Business Law II BA 304-01: N/A
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Chapter 25 - Product Liability: Warranties and Torts - Review

<< Back to Chapter 25 - Product Liability: Warranties and Torts

1) Privity of contract is the relationship between the promisor and the promisee.

2) If the theory of privity of contract still applied, it would be difficult for purchasers injured by defective goods to sue manufacturers.

3) The requirement of privity of contract to allow recovery in a sales contract has been widely rejected.

4) The concept of strict tort liability was created by recent court decisions.

5) Only the parties to a sales contract could sue each other, under the traditional concept of privity of contract.

6) The defendant in a defective product suit may be the seller, the manufacturer, and the manufacturer of a component part.

7) Warranty is a promise either express or implied about the nature, quality, or erfpormance of the goods.

8) It is immaterial whether the express warranty is made at the time of the sale or after the sale.

9) A warranty made after a sale may be considered a modification of the sales contract.

10) If a warranty made after a sale is a modification of the sales contract, no additional consideration is required.

11) In a full warranty is the seller obligated to fix or replace a defective product within a reasonable time at no cost to the buyer.

12) The federal regulation of express warranties requires a warranty to be denominated as either full or limited.

13) A warranty is limited if only the original buyer is covered by the warranty, the buyer is required to fill out and return a warranty registration card shortly after the purchase for the warranty to be effective, and it covers only part of the product purchased.

14) If an express warranty is false, then the breach of warranty renders the seller liable just as if the truth of the warranty had been guaranteed.

15) In most instances, the mere fact that a sale was made gives rise to an implied warranty. An implied warranty is a warranty that was not made, but implied by law.

16) By the mere act of selling, a warranty is made that the seller's title is good and the transfer is rightful.

17) Fitness for a particular purpose warranty is created when the buyer relies on the seller to pick out the goods that the buyer requires to meet a stated need.

18) The warranty of merchantability guarantees that the product is fit for its normal use at the time of the sale.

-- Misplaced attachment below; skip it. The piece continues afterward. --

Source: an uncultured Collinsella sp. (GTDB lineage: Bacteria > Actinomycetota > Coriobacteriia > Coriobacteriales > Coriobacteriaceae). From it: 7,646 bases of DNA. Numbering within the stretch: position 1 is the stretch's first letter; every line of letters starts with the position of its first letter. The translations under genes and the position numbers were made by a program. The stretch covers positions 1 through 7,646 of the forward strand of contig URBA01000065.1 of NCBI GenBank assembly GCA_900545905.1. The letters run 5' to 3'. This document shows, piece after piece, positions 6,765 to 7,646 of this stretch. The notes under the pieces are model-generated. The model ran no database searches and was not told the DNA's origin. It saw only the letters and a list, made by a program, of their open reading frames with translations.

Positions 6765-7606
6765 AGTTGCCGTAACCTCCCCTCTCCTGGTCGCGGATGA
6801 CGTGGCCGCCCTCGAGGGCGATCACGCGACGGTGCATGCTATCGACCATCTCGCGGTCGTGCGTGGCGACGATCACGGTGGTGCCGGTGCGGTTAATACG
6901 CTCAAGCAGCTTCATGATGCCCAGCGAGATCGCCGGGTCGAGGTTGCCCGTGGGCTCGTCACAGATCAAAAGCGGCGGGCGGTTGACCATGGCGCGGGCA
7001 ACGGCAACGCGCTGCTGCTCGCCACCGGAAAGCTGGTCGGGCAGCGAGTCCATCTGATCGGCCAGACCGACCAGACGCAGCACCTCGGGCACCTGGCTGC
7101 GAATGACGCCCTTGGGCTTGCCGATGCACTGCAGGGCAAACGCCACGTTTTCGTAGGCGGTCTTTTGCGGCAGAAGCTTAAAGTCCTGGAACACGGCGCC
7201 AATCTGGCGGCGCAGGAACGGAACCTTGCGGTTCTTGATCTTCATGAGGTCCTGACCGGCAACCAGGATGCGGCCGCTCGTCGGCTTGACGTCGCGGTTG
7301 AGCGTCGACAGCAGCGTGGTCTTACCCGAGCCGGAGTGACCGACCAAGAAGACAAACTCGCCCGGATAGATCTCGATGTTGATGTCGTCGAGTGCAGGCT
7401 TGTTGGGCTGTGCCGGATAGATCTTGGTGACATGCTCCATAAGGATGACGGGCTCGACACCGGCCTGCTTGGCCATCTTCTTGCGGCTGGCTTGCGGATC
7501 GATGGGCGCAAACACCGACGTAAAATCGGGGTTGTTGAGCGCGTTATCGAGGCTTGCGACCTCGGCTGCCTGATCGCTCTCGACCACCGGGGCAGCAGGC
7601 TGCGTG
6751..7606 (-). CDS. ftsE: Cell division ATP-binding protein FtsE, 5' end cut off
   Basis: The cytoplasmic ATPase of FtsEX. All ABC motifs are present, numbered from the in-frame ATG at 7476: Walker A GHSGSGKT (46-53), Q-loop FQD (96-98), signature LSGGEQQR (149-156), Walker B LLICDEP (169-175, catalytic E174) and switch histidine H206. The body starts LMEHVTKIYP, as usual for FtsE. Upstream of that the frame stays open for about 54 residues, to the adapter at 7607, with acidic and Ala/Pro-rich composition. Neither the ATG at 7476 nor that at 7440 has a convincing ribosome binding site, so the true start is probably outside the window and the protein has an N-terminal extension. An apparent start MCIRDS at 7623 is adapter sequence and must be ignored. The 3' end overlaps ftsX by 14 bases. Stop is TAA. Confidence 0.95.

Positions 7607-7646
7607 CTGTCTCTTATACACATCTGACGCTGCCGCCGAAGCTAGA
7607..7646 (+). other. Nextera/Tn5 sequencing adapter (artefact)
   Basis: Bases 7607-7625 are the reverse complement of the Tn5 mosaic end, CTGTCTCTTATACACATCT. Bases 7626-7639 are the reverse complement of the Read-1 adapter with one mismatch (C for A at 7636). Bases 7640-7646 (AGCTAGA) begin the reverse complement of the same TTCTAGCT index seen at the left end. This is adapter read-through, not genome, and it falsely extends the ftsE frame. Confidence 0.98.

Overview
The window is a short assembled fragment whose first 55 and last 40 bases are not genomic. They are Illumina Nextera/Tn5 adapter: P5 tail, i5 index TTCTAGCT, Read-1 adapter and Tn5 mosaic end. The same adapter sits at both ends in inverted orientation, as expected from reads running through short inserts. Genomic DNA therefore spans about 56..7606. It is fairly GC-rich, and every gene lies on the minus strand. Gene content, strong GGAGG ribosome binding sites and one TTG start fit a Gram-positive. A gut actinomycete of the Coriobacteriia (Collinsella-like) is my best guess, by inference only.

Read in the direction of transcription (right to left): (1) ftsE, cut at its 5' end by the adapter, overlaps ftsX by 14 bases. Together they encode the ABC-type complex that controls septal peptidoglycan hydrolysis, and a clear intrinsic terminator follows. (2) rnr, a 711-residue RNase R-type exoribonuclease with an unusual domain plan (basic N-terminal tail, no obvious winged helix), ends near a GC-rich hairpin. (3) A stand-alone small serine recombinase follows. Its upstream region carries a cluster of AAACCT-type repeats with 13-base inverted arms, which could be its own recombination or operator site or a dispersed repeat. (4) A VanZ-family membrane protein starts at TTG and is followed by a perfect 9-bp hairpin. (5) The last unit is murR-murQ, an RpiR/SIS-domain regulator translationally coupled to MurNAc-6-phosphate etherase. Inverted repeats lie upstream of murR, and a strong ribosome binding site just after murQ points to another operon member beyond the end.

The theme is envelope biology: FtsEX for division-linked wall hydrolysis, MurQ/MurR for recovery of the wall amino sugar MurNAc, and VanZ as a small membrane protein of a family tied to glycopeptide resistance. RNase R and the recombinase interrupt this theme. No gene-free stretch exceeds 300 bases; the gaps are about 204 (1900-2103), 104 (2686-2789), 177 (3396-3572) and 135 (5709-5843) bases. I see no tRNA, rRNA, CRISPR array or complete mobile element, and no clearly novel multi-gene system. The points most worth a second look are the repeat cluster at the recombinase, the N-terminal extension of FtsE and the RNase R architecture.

19) The most careful seller in the world can be liable for a breach of warranty.

20) An express warranty arises when goods are purchased based on a catalog illustration.

21) A seller's opinion cannot ordinarily be treated as a warranty.

22) No law requires a seller to make an express warranty.

23) Whenever a sale of goods is made, certain warranties are implied unless they are expressly excluded.

24) A warranty against encumbrances is not concerned with an encumbrance that existed before or at the time the sale was made.

25) When a buyer makes a purchase without relying on the seller's skill and judgment, no warranty of fitness for a particular purpose exists.

26) A merchant has greater warranty liability than does a casual seller.

27) Unless otherwise agreed, every merchant seller warrants that goods are sold free of any rightful claim by any third party.

28) The United Nations Convention on Contracts for the International Sale of Goods (CISG) provides for the warranties of merchantability and of fitness for a particular purpose.

29) If there is a written contract, a disclaimer of the implied warranty of merchantability must be conspicuous.

30) An exclusion of warranties made in the manner specified by the Uniform Commercial Code is not unconscionable.

31) The warranty provisions under the CISG as compared to the provisions of the UCC are in most cases identical.

32) A disclaimer or exclusion of the warranty of merchantability will be invalid when it is contained in a writing and is not conspicuously set forth.

33) An examination of goods excludes any implied warranty with respect to a defect that is apparent after a reasonable examination is made.

34) The UCC expressly preserves the pre-Code law as to fraud.

35) Unreasonably dangerous defects in goods that cause harm must be proven by a plaintiff to recover for strict liability in tort.

36) Strict tort liability is applied independently of the UCC, without regard to privity of contract, and despite negligence on the part of the plaintiff.

37) With used or secondhand goods, what is fit for normal use will be a lower standard than with new goods.

38) Negligence is the failure to exercise due care under the circumstances that results in harm proximately caused to oneowed a duty to exercise due care.

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